It’s been said that most people like insurance, they just hate paying for it.
Nowhere is this more true than in the case of long-term care insurance. No one wants to end up in a nursing home as a ward of the state. Each of us wants to have a plan to create more liquidity in the future if needed, so that we don’t become a burden on others.
Most people would prefer to own a form of long term care protection — but paying the annual premiums is disturbing. What if you don’t end up needing it? What if you die before you need care?
These are legitimate questions that deserve accountable answers.
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Here’s the problem
Premiums continue to rise for long-term care insurance, and with the aging of the baby boom generation, claims can only be expected to rise. Will claims swamp the system one day? Regardless of whether our health care system can handle the growth of the need, many people believe that health insurance companies will be forced to raise premiums steadily over time to remain flush with capital.
Another reason that premiums stand to rise: Obamacare. New government-imposed health insurance laws could result in the affluent subsidizing the poor on an increasing basis. Translation: those who buy long-term care insurance today may end up seeing higher premiums in the future as non-payers enter their insurance pool and make claims.
The concern with rising long-term care insurance premiums is one that I share with my clients.
Thankfully, the life insurance industry has taken the steering wheel over and has created “combination policies” which allow the death benefit to be converted into spendable cash in the event of a long-term care outcome.
By owning a policy outright — fully refundable and liquid — benefits can be paid directly to you when you can no longer perform two out of the six activities of daily living (ADLs), your financial plan immediately becomes more secure. The money does not have to go to providers — it goes directly to the owner of the policy.
You most likely know someone — friend or family — who has needed help in their later years. Time marches on. This may be the one aspect of your plan you simply cannot afford to ignore.
Today’s Long-Term Care Averages
- 7 in 10: The number of Americans age 65 or older who will need some type of long-term care
- $85,000: Average U.S. annual nursing home cost in 2012
- $184,500: Projected average U.S. annual nursing home cost in 20 years
Some disturbing facts and things you should know:
- Chance an individual age 55+ has long-term care insurance: 1 in 10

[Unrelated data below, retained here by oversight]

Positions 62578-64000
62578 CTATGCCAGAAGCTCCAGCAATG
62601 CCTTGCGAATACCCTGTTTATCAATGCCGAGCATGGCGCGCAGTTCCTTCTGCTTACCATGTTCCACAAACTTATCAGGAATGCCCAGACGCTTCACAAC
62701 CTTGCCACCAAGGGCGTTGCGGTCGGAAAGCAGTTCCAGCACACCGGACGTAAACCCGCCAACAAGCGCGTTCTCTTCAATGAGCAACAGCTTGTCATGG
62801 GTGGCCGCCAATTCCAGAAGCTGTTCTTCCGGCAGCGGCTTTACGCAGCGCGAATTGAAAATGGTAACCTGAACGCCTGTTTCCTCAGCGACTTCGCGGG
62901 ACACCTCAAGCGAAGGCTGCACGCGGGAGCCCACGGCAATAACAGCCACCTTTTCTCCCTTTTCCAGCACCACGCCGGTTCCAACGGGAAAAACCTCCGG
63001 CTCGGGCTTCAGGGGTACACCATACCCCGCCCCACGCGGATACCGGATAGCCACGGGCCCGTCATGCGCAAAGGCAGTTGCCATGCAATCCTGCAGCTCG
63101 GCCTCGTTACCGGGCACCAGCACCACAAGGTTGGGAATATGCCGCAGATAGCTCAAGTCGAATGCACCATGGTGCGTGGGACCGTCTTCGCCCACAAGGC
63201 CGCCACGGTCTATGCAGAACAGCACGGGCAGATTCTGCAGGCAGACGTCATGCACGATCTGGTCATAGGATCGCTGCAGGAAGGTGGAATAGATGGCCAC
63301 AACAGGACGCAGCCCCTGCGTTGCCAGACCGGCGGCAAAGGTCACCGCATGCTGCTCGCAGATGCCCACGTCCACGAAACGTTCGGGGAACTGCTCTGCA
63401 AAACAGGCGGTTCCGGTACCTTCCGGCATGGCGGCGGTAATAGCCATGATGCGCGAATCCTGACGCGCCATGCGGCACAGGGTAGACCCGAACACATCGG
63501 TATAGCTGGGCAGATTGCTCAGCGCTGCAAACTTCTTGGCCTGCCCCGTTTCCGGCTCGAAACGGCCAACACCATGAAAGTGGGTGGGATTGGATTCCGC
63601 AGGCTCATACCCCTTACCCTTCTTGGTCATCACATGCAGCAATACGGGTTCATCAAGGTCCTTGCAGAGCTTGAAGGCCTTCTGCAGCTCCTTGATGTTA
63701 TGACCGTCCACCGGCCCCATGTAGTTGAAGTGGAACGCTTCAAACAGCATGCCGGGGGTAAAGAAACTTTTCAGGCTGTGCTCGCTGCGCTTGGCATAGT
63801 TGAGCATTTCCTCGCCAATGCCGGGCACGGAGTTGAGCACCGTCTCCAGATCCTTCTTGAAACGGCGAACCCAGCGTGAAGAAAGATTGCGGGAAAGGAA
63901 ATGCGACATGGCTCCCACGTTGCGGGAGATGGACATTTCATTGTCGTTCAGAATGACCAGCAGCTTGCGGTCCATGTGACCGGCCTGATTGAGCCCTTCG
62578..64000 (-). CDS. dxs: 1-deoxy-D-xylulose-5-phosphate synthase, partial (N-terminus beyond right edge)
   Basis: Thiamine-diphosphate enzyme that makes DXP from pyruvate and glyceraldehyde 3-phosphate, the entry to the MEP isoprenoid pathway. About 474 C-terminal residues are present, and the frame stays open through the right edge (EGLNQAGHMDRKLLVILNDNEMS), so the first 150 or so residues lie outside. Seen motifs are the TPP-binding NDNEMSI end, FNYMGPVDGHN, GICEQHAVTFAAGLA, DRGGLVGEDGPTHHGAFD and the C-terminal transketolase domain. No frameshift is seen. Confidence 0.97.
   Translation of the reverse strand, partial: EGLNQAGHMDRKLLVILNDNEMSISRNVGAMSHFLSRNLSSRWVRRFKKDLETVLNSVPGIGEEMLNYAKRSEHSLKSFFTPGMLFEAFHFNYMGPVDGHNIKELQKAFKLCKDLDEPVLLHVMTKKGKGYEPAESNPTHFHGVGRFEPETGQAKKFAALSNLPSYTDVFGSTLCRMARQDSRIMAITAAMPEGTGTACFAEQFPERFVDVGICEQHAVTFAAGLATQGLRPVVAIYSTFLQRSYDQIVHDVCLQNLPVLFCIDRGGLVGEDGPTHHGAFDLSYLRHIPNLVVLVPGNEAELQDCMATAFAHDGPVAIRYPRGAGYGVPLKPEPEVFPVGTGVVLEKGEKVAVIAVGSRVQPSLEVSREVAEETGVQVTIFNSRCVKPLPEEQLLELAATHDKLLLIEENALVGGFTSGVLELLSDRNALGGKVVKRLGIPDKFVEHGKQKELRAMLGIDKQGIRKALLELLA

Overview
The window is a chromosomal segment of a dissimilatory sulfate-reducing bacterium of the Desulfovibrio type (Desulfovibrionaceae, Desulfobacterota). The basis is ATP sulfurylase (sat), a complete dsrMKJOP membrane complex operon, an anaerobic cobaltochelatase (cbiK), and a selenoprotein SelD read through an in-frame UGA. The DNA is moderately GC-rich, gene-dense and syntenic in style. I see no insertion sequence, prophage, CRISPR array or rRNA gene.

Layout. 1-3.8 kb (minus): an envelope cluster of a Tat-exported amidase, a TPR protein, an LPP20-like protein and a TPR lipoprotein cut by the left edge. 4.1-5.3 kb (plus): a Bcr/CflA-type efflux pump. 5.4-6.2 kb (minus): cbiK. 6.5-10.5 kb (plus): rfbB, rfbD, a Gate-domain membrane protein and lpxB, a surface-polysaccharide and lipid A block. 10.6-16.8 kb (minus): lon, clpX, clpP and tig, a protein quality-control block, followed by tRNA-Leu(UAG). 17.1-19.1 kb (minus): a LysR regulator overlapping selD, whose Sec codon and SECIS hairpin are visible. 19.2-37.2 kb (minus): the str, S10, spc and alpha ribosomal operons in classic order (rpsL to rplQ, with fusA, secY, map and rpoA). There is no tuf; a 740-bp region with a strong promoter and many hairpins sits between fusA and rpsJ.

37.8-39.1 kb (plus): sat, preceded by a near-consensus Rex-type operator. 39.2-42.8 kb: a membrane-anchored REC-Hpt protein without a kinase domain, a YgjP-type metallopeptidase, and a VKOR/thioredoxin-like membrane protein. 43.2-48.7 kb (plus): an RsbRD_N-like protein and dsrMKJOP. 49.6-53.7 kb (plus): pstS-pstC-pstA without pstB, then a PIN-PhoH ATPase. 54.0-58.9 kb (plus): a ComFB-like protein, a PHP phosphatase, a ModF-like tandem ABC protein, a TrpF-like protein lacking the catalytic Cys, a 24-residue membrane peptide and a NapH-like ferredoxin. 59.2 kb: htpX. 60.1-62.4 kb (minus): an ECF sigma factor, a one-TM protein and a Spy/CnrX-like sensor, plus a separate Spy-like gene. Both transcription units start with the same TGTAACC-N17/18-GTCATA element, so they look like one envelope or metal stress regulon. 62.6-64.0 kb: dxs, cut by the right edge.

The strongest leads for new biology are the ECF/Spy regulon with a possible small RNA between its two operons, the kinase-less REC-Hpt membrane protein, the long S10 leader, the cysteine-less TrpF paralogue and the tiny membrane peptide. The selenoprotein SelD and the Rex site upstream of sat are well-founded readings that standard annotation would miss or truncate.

- Percentage of men over 65 that are married: 73%
- Percentage of women over 65 that are married: 42%
- Median income for men over 65: 24,000
- Median income for women over 65: 14,000
- Chance an American woman over 75 lives alone: 1 in 2
- Percentage of unpaid or informal caregivers that are women: 75%
Here’s the problem: we all know that protection is a prudent idea — but if you end up not needing the care, or pass away prior to needing it, you paid in, but your ROI is poor.
Own your protection — 100% refundable.
Now, you can own liquid long-term care benefits — in the range of $4,000 to $12,000 a month or more — and get your money back if you don’t end up needing the coverage. If you pass away in the meantime, your heirs can typically receive two to three times the money you put in, depending on your current age and health. Retirement planning is about making every dollar count. Today, many people are finding remarkable protection through the use of liquid single premium life insurance that doubles as long term care living benefits. IQ Wealth Management has a number of plans to choose from.
New innovations from 100-year-old insurance carriers
If you have looked into long-term care insurance, but simply could not rest easy with the annual cost — and the fear of rising premiums — you have an option. Today, as an informed consumer, you can own a 100 percent refundable form of protection that will provide exceptional monetary benefit IF you need the care, but also provides 100 percent liquidity in case you need the funds for a different purpose.
It’s been said that the best investment is the one that pays the most when you need it the most.
By adding an asset to your retirement mix that could pay 3-to-1 or 4-to-1 if you are unable to perform two out of the six activities of daily living — with no risk to principal — you immediately upgrade your future. You certainly won’t find a trade like that on Wall Street.
Ready to learn more?
Call us today for a review of these programs. Know your opportunities to manage this very important concern. (888)310-1776.
1 U.S. Administration on Aging, Department of Health and Human Services, Dec. 2012. 202-619-0724.
2 AALTCI. 2012. “2012 Sourcebook for Long-Term Care Insurance.”
The primary purpose of life insurance is the death benefit. Some policies offer the capability of accelerating the death benefit while the insured is alive. Please review all disclosures for benefits and limitations. Thank you.